ERBIL, Kurdistan Region (Kurdistan 24) – Ankara is ready to mediate between the Federal Government of Iraq and the Kurdistan Region to mend ties that collapsed after the latter’s referendum on independence last year.
Turkish Foreign Minister Mevlut Cavusoglu on Wednesday told the state media that there were requests from both sides for his country to take steps in normalizing their relations.
“I will go to Baghdad on Jan. 21. We will discuss this in addition to the bilateral issues,” he said.
Kurdistan’s statehood bid which gained support from almost 93 percent of voters in September 2017 backfired when Baghdad, with the help of Iranian-backed Shia militias, staged a military offensive to capture Kurdish-majority contested territories, including the city of Kirkuk.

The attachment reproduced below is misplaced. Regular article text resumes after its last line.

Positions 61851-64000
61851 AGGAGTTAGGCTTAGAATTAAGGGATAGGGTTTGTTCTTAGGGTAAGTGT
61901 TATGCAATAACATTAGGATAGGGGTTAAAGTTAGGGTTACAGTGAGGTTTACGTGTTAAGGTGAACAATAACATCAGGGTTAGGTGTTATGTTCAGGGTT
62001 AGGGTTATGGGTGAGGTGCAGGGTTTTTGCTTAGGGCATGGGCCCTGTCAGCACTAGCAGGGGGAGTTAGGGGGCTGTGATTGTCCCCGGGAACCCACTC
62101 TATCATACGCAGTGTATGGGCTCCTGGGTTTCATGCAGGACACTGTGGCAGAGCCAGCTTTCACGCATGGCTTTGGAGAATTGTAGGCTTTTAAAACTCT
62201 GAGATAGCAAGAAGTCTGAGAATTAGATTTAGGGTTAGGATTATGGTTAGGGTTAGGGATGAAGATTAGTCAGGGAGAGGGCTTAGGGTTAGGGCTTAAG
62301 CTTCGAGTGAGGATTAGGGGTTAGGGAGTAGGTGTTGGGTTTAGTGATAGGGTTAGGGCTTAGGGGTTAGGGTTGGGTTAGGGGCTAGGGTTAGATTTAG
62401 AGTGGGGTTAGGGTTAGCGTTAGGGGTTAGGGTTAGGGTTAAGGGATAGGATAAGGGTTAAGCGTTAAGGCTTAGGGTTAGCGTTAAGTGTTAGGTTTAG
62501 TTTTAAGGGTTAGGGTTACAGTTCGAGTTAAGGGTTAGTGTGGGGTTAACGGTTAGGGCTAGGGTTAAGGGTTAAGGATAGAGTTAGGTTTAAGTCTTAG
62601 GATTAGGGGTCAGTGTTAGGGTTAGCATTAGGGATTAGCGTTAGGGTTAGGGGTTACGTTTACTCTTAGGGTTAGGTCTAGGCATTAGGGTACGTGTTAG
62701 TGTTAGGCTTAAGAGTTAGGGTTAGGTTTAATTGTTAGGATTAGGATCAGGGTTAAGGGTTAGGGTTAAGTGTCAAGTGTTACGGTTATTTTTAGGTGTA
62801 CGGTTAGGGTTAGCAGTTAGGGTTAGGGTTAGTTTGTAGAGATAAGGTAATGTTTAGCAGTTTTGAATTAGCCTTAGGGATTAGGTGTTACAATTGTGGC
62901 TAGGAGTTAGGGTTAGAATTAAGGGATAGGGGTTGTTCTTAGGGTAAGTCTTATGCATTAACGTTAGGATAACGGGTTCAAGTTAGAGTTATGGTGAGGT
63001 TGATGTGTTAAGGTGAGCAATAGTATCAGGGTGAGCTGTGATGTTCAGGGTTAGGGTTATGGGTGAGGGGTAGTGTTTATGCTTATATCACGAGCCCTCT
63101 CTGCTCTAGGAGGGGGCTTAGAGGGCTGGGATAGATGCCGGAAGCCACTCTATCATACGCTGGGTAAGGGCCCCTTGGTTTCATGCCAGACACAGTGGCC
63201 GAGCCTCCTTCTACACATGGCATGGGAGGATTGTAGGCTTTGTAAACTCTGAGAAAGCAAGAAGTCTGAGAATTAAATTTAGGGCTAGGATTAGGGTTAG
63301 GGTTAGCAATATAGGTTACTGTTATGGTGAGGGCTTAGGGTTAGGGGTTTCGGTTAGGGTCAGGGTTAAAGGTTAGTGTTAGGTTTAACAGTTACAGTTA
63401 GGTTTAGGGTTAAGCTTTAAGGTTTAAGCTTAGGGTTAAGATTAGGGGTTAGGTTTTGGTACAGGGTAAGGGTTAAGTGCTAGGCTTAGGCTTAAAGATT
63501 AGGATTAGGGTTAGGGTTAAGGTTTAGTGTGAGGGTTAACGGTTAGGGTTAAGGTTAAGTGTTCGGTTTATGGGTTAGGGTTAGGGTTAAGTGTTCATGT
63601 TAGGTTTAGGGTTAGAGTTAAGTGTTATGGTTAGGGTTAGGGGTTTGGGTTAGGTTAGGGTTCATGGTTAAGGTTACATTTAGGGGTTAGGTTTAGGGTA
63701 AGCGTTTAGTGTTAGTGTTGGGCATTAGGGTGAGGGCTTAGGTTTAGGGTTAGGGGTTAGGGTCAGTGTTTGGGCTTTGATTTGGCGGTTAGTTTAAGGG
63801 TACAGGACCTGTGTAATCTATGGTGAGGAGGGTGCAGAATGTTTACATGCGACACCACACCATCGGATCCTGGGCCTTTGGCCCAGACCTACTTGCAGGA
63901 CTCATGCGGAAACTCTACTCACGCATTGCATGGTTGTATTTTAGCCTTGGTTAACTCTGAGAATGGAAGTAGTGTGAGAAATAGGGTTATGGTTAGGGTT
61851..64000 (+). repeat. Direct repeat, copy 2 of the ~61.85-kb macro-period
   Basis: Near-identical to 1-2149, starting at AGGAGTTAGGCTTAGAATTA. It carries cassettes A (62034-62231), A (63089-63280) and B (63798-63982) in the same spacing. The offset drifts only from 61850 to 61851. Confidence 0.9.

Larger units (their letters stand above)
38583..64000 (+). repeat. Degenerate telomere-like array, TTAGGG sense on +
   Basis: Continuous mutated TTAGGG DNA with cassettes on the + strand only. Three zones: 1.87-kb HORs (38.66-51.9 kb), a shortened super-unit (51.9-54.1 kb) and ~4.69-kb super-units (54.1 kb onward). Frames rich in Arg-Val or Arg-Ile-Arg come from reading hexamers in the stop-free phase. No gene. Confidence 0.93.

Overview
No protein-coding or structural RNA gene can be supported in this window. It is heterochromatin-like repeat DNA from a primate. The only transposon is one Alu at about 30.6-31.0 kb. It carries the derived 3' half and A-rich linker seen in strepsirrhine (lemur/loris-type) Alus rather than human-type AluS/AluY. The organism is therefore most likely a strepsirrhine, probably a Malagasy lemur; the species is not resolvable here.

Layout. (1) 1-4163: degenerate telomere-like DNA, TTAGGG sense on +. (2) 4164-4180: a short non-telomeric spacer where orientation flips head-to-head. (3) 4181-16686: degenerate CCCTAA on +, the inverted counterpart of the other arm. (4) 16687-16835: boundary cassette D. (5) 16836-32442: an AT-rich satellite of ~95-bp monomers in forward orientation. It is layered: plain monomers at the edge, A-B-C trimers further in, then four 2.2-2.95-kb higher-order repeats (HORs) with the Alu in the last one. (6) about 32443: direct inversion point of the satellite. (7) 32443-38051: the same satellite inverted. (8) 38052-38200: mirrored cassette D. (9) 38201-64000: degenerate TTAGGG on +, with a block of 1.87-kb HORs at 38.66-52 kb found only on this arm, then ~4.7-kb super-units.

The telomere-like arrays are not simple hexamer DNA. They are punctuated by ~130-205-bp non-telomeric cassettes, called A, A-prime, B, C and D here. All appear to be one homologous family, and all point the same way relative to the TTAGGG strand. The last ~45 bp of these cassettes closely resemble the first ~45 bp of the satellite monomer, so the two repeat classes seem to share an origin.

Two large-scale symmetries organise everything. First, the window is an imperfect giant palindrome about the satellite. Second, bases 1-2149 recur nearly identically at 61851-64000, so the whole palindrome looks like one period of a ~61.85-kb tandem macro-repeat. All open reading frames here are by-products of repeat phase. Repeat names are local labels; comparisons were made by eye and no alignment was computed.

The two states of Iran and Turkey fear any Kurdish empowerment regarding self-rule in Iraq and Syria could embolden similar demands from their respective Kurdish populations.
Staunchly opposing the vote, Turkey threatened Erbil with sanctions if not military intervention with President Recep Tayyip Erdogan going so far as to threaten one of his country’s largest commercial recipients, Kurdistan, with starvation.
Cavusoglu argued that the Kurdistan Workers’ Party (PKK) which is fighting his government over larger Kurdish rights was encouraged by the move.
He also cited Syrian Kurds’ aspirations for autonomy as a threat to Turkey.
Erbil, before and after the referendum, expressed willingness in engaging in talks with Baghdad to resolve the issues.
Despite calls for dialogue from both sides’ Western allies, Iraqi Prime Minister Haider al-Abadi has so far refused to sit down for negotiations.
Editing by Karzan Sulaivany